Mr Cartwright was an adjudicator in respect of a dispute between Miss Lydia Fay and Colonial Preservation & Construction Ltd regarding a JCT Building Contract. He had been appointed by the RICS and had issued his terms and conditions to the parties. He apportioned his fee on a 50/50 basis, and issued an invoice on 13 March 2002 to both parties. Colonial Preservation & Construction Ltd paid, but Miss Fay refused to pay.
Miss Fay refused to pay on the basis that:
- The adjudicator was not entitled to claim a fee from Miss Fay because she was not a party to the contract;
- The adjudication rules were not incorporated into the contract;
- She was a consumer and could rely upon the Unfair Terms in Consumer Contract Regulations Act 1999; and
- The adjudicator acted outside of his jurisdiction and was therefore not entitled to be paid.
District Judge Rutherford found that if the contract incorporated the adjudication rules, then the adjudicator had enforced the terms relating to payment of his fee based upon the Contracts (Rights of Third Parties) Act 1999 as there was no intention by either of the parties to the contract that those terms would not be enforceable by a third party adjudicator. Miss Fay had signed the contract and was therefore bound by it.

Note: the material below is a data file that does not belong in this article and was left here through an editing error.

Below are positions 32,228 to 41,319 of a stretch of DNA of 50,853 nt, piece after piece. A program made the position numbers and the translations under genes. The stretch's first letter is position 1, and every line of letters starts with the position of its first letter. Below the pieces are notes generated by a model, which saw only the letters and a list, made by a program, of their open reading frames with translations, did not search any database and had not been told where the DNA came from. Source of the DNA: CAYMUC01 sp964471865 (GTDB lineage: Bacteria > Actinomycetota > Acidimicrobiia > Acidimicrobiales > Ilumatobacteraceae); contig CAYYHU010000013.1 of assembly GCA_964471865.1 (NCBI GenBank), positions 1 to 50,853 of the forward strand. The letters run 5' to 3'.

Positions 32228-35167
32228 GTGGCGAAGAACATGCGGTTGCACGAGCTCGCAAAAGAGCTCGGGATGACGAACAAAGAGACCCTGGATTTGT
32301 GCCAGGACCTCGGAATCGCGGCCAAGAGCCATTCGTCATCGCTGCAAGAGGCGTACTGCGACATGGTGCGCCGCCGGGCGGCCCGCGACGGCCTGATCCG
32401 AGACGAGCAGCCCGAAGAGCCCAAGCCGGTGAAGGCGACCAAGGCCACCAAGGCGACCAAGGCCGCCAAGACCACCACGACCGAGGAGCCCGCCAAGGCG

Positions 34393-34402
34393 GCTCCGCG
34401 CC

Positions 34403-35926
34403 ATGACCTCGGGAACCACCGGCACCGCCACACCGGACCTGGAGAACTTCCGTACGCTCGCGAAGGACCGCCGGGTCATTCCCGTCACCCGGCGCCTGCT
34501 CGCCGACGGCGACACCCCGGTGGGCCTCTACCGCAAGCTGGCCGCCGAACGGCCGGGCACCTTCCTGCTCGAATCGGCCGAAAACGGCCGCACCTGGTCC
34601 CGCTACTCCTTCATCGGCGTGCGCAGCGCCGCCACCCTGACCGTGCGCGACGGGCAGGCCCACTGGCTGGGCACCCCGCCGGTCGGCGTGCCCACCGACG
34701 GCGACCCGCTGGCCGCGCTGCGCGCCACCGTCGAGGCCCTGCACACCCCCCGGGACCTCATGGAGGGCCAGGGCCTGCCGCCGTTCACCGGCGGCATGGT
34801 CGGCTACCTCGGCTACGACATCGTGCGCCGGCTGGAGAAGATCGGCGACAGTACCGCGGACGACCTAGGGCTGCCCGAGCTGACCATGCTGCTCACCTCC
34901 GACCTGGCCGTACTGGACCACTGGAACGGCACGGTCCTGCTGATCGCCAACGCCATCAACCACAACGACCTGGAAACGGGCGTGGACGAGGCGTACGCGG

He then considered the Unfair Terms in Consumer Contracts Regulation Act 1999 and in particular the adjudication provisions in the JCT Contract would lead to a significant imbalance between the parties. He came to the conclusion that the term was not an unfair term (applying D-G of Fair Trading vs First National Bank  1 AC 481, Lord Bingham of Cornhill at page 494). Finally, the adjudicator was acting within his jurisdiction so was entitled to his fee. D J Rutherford therefore ordered the defendant to pay the fee, together with interest, the court fee and the expenses of the witnesses.
*Full case details
Mr D J Cartwright vs Miss Lydia Fay, 9 February 2005, Bath County Court, D J Rutherford.
Many thanks to Ralph Wynne-Griffiths for kindly providing a transcript of this case.
Contact Fenwick Elliott on 020 7421 1986 or NGould@fenwickelliott.co.uk
This case is interesting not just because it shows that judges will enforce the payment of adjudicators fees from responding parties, but also because the judge considered the application of the Contracts (Rights of Third Parties) Act 1999. Few cases have considered the application of this act in practice. The judge accepted that an adjudicator is a beneficiary under the contract between the disputing parties regarding the Contracts (Rights of Third Parties) Act 1999. This could not be the case where the application of that act has been excluded by the terms of the contract, as is often the case with many standard forms.